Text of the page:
May cause serious damage to the brain and heart and if not treated, can lead to death!

At any stage, it is very simple to treat syphilis with penicillin. However, if you treat it late, the damage it has already caused is not reversible, so it is important to treat it early.

Another important thing to understand about syphilis is that if a woman has syphilis when she becomes pregnant or becomes infected during pregnancy, she can also pass on the infection to her child. 

We call this congenital syphilis which can lead to very serious complications during pregnancy, various fetal deformities or even result in stillbirth or that the baby dies soon after birth.

What is causing the rise in syphilis rates you have observed?

The increase is not just in Europe, it is a phenomenon of the western world and there are probably many different factors behind it. 

Obviously, there is a clear relationship between risky sexual behavior and syphilis. When the HIV epidemic started in the 80s, people started using a lot more condoms. As a side effect of this, rates of syphilis and other sexually transmitted diseases have dropped across the Western world.

 It seems that now that HIV is seen as yet another chronic but treatable infection, people are less interested in condoms and safer sex, and this is probably one of the main factors behind the rise in syphilis cases.

There are a few other specific factors. For example, for men who have sex with men, who are the most affected group, it is clear from many studies that there has been an increase in anal sex without a condom. 

There has also been a general increase in the number of sexual partners, and one of the reasons may be the increased popularity of social networking or dating apps that make it easier for you to find sexual partners. 

Pre-exposure to HIV prophylaxis (PrEP) has only recently arrived as a possibility to prevent HIV infection. With this option, people seem to be less concerned with HIV infection during sex. 

But not using condoms, especially with new or casual partners, also means that you open yourself to the possibility of other sexually transmitted infections, such as syphilis. 

Heterosexual populations in other parts of the world, such as the US, are seeing an increase in syphilis in women, and we are starting to see it in Europe. 

This is a bit more complicated. 

Of course, it is also related to having multiple sexual partners and condomless sex. In addition, we know that using alcohol or drugs impairs safer sexual behavior and there is also an association with sex work. Social vulnerabilities such as poverty and incarceration are also known to be associated with syphilis.

Access to health care is very important. If you miss your primary infection, the only way to know that you have syphilis is to go to a doctor and ask for a test. If you don't take a test, you just won't know you own it and would pass it on unknowingly to your sexual partners.

Testing is a very important element of what we are emphasizing. People who are at risk or at risk of infection should regularly request a check-up and blood test - it is a very simple blood test.

How should we respond to news that syphilis is increasing?

First, everyone should read the report! In the report, we suggest evidence-based actions.

In general, we need to recognize the general tendency to increase STIs and take steps to address it. 

Syphilis is rising rapidly and data also show similar increases in gonorrhea, chlamydia and other infections. We are seeing this epidemic evolving and somewhat overshadowed by other health events, so we need to spread the word.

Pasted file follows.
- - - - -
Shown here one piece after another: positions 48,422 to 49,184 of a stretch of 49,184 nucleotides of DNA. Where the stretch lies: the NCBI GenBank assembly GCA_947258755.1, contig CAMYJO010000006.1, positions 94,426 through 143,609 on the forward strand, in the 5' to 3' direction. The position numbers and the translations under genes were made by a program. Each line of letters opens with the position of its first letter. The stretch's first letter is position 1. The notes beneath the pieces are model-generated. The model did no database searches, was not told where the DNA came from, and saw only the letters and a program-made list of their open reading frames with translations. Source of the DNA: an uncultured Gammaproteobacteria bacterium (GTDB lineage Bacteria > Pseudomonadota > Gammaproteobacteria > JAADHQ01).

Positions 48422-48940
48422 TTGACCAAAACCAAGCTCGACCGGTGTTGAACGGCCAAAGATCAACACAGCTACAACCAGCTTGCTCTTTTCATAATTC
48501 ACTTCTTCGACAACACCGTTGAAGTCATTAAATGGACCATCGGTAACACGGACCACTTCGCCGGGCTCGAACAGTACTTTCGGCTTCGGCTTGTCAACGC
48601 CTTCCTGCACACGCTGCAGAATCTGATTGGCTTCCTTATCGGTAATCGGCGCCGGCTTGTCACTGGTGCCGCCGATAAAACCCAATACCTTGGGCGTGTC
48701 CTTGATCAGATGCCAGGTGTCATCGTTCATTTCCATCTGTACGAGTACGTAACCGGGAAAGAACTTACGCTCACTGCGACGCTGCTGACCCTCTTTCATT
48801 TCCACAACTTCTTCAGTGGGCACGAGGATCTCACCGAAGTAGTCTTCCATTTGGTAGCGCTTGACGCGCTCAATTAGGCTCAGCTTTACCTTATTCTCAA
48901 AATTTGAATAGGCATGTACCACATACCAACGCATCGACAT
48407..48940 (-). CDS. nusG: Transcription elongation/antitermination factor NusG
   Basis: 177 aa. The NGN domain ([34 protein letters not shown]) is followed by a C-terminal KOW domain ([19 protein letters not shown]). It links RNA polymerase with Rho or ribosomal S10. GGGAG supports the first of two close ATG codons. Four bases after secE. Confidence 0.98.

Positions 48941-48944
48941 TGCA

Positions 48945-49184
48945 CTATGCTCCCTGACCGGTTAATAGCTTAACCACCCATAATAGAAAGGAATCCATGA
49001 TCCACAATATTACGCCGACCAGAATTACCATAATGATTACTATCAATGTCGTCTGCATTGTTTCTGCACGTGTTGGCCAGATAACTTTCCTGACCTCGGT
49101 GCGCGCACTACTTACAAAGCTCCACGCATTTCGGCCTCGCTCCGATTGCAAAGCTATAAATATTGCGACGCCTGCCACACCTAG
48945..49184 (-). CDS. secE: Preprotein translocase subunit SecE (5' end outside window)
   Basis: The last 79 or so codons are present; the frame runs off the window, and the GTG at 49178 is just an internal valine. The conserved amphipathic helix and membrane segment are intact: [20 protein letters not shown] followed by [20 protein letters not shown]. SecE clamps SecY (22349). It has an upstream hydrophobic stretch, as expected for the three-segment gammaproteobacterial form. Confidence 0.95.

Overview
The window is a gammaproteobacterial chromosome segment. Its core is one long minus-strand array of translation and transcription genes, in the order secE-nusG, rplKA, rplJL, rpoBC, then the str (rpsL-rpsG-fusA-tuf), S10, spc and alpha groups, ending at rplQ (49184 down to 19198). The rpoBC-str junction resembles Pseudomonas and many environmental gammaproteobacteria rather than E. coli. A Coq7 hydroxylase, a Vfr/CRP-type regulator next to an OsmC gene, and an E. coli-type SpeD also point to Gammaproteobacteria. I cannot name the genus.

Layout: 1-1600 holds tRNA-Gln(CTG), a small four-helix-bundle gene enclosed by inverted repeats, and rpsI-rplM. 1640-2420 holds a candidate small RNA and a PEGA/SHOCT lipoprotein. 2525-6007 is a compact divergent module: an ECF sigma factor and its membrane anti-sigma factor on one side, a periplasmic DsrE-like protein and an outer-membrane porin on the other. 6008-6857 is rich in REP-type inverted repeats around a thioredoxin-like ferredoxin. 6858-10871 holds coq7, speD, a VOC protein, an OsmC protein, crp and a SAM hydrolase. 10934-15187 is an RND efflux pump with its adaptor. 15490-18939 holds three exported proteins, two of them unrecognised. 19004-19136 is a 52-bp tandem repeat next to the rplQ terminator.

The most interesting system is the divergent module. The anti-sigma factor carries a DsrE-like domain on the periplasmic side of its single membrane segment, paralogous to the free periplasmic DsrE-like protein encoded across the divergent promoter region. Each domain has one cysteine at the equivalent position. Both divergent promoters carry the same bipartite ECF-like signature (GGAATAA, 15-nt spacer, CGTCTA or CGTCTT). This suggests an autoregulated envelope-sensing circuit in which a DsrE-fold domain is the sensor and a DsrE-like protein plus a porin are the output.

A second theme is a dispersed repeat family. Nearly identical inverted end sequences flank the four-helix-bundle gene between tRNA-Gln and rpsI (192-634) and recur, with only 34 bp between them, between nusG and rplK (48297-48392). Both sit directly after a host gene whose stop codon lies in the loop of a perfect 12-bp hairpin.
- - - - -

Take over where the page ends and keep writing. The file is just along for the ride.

We would like to see more efforts in promoting safer sexual behaviors, promoting consistent condom use, and encouraging people who do not consistently use condoms to perform for frequent testing. For example, people who take PrEP usually get an STD test every three months, and that's great, because you can diagnose an infection very early, treat it, and reduce the chance of transmission.

We suggest several other answers, such as effective partner management services. In specialized clinics dealing with syphilis, there would normally be a designated health professional (usually a nurse) who would ask the person who was diagnosed with syphilis if they know who may have passed on the syphilis or if it has already passed. about this. 

This nurse then helps the person send an anonymous or confidential message to these sexual partners to ask them to take the test, again trying to stop the transmission.

We also believe in the importance of education for clinicians and the sexually active population in general.

Many clinicians believe that syphilis died in the 1980 decade, so they are not as aware as they should be that syphilis is on the rise and should be tested more often even in people without symptoms. 

School sex education should not just be about HIV. Young people should be aware of syphilis and other bacterial STDs that are so easily treated but so easily lost.

There are interventions that we would like member states to adopt, such as having a national STI strategy, as few countries currently have. We would also like to see national action plans to control syphilis.

Another example: there is evidence that the 'checkpoints' are working well. 

They are essentially low-threshold clinics, which do not look like formal clinics, and have been introduced in a number of European cities, including Barcelona, ​​Athens and London. 

People can just show up and take a test. 

These services are very effective, especially for certain groups of men who have sex with men who are most at risk.

Translated by Claudio Afonso (name formally adopted in honor of my Father) in 17 November 2019 from the ceiling written and published by Greta Hughson em August 29st, 2019

For more information, visit the ECDC website..

This feature appeared in the August issue of 2019 from Eurobulletin.